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Wednesday, November 11, 2015

Winners Announced: Teens' Top Teen 2015!

The votes are in! The Teens' Top Ten 2015 winners have been announced! This list, straight from the American Library Association website, is as follows:

1. The Shadow Throne by Jennifer A. Nielsen. (Scholastic) War is on the horizon in Carthya, and Jaron needs to protect his country. However, the ruler of Avenia has also captured Jaron’s best friend and love, Imogen. Jaron needs to save both his friend and his country, but everything that possibly could go wrong, does go wrong.

2. I Become Shadow by Joe Shine. (Soho Teen) Ren Sharpe was abducted at fourteen, chosen by the mysterious F.A.T.E. Center to become a Shadow: an unstoppable guardian of a future leader/world changer. After four years of training, she is assigned to protect Gareth Young, one of these future beings, an easy assignment, until a team of trained and armed professionals attempt to abduct him in broad daylight. With nowhere else to turn, Ren breaks F.A.T.E. rules and tracks down the only person she can trust; a fellow Shadow named Junie Miller, and decides that her kidnappers may be able to see the future, but they are unprepared for the killing machines they've created.

3. To All the Boys I’ve Loved Before by Jenny Han. (Simon & Schuster) Lara Jean has a teal hatbox under her bed filled with all her precious things, old feelings, and memories that should be buried forever. In that box, there are letters Lara has written to all the boys she has ever loved with no intention of ever sending them. One day, the hat box goes missing, marking the beginning of a series of confrontations she never thought she’d have to face.

4. My Life with the Walter Boys by Ali Novak. (Sourcebooks) As the perfect girl who had everything scheduled, always looked nice and studied hard, Jackie couldn't predict her parents’ accident. She also didn't see her future consisting of moving from New York to Colorado and living with twelve boys. How can she cope with her parents’ death, a dramatic change in lifestyle while still being the perfect girl she was?

5. Heir of Fire by Sarah J. Maas. (Bloomsbury) Celaena, the King’s Champion, has faced many challenges throughout her life, but none compare to what she must now face. As the King of Adarlan seeks to destroy all that she cares about, Celaena must learn to control her powers while deciding who should fight back: Celaena the assassin or Aelin the Fae princess. *Annotations provided by the Teens’ Top Ten book groups.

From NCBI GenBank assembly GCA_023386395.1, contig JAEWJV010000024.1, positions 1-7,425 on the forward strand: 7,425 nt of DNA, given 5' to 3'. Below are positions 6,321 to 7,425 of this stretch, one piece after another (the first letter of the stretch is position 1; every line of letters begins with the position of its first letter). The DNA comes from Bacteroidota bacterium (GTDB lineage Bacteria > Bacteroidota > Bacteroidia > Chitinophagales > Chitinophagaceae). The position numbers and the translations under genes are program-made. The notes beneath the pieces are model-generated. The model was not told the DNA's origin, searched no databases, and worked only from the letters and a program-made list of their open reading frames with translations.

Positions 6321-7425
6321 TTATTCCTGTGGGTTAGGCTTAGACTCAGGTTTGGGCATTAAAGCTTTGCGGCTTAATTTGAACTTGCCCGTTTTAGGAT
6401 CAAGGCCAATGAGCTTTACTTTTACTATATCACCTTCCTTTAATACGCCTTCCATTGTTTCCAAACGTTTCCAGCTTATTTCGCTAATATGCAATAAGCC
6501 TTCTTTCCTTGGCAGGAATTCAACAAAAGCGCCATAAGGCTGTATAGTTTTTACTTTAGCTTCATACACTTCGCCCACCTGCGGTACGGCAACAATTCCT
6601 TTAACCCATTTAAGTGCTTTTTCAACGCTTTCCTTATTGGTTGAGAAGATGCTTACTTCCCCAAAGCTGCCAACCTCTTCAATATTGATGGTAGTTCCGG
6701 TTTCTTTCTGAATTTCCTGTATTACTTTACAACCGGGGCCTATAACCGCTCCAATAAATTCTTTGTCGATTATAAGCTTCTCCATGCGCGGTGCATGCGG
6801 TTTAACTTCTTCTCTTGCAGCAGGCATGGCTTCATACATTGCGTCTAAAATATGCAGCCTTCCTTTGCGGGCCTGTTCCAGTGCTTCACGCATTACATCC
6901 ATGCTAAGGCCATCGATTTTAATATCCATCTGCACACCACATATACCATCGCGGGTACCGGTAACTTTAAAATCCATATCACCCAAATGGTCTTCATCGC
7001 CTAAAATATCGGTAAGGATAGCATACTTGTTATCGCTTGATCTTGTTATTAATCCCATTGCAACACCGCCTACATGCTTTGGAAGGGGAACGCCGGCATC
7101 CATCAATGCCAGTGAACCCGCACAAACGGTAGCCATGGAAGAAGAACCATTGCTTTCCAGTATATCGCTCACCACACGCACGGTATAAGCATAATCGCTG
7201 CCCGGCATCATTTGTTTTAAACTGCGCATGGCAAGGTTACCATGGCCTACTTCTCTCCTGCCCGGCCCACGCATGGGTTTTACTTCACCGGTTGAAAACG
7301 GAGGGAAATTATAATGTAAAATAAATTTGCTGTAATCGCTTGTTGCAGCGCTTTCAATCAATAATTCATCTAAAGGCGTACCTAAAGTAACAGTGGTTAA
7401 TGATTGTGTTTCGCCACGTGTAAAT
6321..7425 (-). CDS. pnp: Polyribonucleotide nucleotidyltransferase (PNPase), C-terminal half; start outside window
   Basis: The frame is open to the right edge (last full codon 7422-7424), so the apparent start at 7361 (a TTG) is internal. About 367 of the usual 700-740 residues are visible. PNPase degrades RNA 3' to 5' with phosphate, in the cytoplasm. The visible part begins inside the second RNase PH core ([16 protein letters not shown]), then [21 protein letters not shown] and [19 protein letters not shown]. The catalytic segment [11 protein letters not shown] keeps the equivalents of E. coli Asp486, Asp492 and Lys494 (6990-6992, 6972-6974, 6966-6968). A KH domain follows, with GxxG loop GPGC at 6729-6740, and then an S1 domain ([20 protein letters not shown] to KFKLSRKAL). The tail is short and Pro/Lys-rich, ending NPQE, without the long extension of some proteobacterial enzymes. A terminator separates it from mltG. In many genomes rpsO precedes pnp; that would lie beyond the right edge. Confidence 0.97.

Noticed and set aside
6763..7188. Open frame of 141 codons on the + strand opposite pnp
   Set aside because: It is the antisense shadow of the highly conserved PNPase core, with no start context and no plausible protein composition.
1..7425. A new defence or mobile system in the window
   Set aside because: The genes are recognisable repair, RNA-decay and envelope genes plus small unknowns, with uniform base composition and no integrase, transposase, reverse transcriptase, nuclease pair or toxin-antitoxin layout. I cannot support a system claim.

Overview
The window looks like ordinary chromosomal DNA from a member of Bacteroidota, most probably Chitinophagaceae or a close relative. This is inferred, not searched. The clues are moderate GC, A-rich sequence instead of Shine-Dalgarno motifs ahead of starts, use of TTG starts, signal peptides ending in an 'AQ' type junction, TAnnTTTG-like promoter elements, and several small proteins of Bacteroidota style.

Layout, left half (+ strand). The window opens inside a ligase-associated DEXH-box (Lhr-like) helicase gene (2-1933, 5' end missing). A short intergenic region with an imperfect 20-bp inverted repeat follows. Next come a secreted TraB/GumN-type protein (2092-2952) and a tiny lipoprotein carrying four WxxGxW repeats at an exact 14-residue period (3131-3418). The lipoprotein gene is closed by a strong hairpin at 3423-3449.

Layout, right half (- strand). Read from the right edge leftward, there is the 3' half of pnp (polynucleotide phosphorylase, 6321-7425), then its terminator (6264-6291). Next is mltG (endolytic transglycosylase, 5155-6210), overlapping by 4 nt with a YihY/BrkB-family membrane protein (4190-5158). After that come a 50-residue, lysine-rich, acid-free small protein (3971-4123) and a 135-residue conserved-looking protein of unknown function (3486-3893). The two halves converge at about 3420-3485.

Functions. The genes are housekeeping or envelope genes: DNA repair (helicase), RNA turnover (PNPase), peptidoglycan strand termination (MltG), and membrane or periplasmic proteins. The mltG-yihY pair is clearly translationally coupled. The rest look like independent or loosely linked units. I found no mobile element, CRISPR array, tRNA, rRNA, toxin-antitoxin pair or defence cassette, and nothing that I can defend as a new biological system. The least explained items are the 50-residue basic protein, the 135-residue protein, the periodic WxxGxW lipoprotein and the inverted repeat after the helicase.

6. The Bane Chronicles by Cassandra Clare. (Simon & Schuster/Margaret K. McElderry) Magnus Bane, the mysterious High Warlock of New York, has been alive for a long time and has a mysterious past unknown to most of his companions. In this thrilling novel, secrets and stories are revealed, of lovers, of adventures, and of friendships.

7. The Young Elites by Marie Lu. (Penguin/G.P. Putnam's Sons) Adelina Amounteru is a survivor of the plague, a Malfetto, a freak to the rest of society. The treatment of abuse over the years has caused a darkness to brew inside her. She believes there is hope for her yet as there is a group of other Malfettos, called the Young Elites. The Young Elites have not only survived the plague, but have developed unexplainable abilities. Is refuge with these people what Adelina always wanted, or are they just going to end up using her like everyone else?

8. The Kiss of Deception by Mary E. Pearson. (Macmillan/ Henry Holt & Company) As Lia tries to run from her bounty hunters, she begins uncovering one of her kingdoms deceptive secrets, hidden by the years passed. Meanwhile, she begins falling in love with two men who are not who they seem to be...

9. Since You’ve Been Gone by Morgan Matson. (Simon & Schuster) Emily and Sloane are the bestest friends having an amazing summer, until one day Sloane disappears. Sloane leaves behind a to-do list of 13 tasks Emily would normally never try without Sloane by her side. With the help of Frank Porter, and a few other friends, will Emily finish the list?